The researchers, led by Professor Noriyoshi Matsumi, have published their latest findings in ACS Applied Energy Materials journal, which was reported by EurekaAlert. They say the widely used graphite anodes – the negative terminal – in a battery require a binder to hold the mineral together but the poly (vinylidene fluoride) binder currently in use has several drawbacks that reduce its position as an ideal binding material.
The researchers are now investigating a new type of binder made from a bis-imino-acenaphthenequinone-paraphenylene (BP) copolymer, which they believe could address the issue of smartphones running out of juice so quickly. They said their research could have far-reaching consequences as a more reliable back-up system can encourage consumers to invest more in expensive assets like electric vehicles that their polluting alternatives.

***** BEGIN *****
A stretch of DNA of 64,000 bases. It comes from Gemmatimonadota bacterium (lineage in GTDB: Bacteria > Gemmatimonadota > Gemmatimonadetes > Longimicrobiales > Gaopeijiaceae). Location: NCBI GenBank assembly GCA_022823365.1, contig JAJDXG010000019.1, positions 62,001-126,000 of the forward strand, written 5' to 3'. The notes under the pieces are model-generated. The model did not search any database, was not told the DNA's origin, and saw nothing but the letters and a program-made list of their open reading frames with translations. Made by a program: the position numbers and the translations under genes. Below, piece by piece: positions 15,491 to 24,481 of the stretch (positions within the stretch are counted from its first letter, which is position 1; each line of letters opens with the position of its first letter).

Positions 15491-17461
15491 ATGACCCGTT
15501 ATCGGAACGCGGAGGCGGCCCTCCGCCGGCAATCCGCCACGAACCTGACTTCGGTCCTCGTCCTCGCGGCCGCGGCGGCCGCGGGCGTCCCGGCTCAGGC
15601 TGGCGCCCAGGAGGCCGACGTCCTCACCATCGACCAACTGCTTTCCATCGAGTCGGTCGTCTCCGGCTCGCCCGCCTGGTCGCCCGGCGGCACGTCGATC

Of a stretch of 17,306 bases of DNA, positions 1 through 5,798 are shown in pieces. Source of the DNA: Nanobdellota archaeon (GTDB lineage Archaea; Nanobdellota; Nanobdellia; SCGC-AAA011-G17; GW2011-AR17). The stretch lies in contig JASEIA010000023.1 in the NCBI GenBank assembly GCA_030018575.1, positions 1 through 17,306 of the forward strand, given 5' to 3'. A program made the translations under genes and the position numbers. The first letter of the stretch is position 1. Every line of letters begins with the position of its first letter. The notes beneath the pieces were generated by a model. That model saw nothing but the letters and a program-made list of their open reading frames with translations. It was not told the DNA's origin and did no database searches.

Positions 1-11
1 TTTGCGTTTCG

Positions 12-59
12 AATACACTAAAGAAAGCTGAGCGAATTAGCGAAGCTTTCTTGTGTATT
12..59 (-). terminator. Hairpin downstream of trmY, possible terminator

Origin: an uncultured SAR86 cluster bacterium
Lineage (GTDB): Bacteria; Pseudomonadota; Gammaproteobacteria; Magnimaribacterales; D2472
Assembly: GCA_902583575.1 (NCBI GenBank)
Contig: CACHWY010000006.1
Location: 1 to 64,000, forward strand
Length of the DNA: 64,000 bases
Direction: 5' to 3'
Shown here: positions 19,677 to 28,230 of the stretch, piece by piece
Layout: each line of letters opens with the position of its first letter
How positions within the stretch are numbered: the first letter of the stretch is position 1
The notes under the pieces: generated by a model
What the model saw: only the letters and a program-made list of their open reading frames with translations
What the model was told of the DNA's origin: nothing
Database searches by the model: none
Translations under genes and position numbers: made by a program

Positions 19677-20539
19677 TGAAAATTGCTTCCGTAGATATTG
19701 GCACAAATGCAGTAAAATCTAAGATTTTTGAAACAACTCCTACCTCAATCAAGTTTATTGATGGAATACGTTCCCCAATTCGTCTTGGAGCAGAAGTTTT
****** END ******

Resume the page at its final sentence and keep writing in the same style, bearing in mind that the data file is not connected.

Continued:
The lead researcher explained that while a half-cell conventional PVDF binder exhibited only 65 percent of its original capacity after 500 charge-discharge cycles, the half-cell using the BP copolymer as a binder showed a 95 percent capacity retention after 1700 such cycles. He also said that durable batteries would help those relying on artificial organs, besides the general population who hugely depend on smartphones, tablets, and laptops.
The study involved Professor Tatsuo Kaneko, Senior Lecturer Rajashekar Badam, PhD student Agman Gupta, and former postdoctoral fellow Aniruddha Nag.